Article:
OS3G - Open Source, 3rd Generation

A (humble) attempt to publish news from the trenches where Free/Libre/Open-Source Software is brought to the mainstream -- and Francois Letellier's blog, too

Wednesday, June 01, 2005

3G Me Too

Been there, done that. Went to e-business open-source convention. Talked about the third generation of open-source.

First generation was hacker time. Fun, garage and ideal. The eighties. Then came the communities of individuals - second generation: hobby with an attitude. Meritocracy and elitism. Technology driven, with a rationale like "hack first, then hack". SourceForge, FSF, Apache.
Now industry stakeholders give a close look to FLOSS. They start gathering together to find enterprise- and government-friendly governance models, and to develop ecosystems. MMBase, Eclipse, ObjectWeb. No more beard, a suit and tie instead.
Third generation.

Then came the JBoss folks who delivered their presentation and... tadam, surprise! They also had a slide about three generations. I'm not precognizant. I did not do it on purpose (neither did they). Mine was stacked vertically, theirs horizontally. The most suprising was not the fact that JBoss was listed in the third box. The most surprising was not that JBoss was now in the third box after having long been stuck in the "second generation" of open-source (InformationWeek: " This second generation of open-source products is different in many ways from its predecessors"; Fleury in JDJ: "As a company at the forefront of this second generation of open source...").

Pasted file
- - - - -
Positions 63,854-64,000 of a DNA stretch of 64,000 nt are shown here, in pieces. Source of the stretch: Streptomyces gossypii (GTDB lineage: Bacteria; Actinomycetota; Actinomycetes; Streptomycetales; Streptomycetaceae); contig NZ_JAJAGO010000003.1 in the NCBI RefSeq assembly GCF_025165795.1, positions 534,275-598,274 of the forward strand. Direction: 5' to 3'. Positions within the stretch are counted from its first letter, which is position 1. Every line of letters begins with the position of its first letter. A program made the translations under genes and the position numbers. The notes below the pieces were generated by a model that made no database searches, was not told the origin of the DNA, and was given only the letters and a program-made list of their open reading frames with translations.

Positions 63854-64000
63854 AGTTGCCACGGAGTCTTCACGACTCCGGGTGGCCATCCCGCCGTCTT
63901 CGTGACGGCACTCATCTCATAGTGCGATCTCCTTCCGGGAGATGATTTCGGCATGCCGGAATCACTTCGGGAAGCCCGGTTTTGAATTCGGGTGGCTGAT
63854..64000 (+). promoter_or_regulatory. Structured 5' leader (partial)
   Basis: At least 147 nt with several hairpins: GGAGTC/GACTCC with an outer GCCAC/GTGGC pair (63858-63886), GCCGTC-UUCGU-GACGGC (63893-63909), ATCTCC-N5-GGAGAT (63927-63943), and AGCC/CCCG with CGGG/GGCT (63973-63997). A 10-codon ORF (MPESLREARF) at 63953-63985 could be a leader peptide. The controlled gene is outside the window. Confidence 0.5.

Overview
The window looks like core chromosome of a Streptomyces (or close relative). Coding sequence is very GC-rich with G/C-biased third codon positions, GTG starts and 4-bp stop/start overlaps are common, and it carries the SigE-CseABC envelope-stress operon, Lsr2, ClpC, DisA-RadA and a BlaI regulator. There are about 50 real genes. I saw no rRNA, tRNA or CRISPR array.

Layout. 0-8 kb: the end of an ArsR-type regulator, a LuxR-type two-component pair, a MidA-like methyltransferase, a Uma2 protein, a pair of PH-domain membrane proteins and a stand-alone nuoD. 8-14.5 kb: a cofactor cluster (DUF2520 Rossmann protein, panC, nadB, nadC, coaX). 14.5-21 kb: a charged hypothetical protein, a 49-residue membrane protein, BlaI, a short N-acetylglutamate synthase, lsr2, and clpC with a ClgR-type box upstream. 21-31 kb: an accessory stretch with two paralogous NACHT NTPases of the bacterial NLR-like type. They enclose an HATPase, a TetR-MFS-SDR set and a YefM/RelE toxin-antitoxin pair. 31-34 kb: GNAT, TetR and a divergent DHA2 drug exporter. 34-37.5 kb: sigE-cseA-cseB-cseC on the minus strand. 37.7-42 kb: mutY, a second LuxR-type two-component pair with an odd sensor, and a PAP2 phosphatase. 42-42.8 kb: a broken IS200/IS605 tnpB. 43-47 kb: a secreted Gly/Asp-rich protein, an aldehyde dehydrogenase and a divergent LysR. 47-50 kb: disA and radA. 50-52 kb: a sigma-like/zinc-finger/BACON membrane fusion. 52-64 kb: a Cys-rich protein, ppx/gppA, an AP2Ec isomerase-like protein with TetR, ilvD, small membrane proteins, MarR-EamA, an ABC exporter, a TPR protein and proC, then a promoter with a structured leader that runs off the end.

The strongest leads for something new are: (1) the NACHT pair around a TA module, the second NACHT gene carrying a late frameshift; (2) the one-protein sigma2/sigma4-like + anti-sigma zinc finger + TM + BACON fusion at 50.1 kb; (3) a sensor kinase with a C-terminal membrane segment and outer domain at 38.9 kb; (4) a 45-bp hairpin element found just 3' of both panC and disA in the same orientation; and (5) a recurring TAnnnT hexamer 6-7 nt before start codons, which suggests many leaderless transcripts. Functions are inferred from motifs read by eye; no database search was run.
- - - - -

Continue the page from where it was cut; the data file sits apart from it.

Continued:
The most suprising - and interesting - was that their classification of generations was drastically different from mine! In their model, 1G is the early days. 2G is when"archaic" business models - that of Red Hat and other distros to be more specific - appeared. JBoss & MySQL are supposed to belong to a third generation due to their more advanced (whatever it means) business model.

My opinion here is that Red Hat runs a subscription business model, MySQL a dual license model and JBoss a bait & hook strategy. There is definetely a difference, in that the first model can live and thrive on a code base developped collaboratively, whereas the last two require that the company retain some control over some central element (key committers, copyright), thus making collaboration harder. But not impossible.


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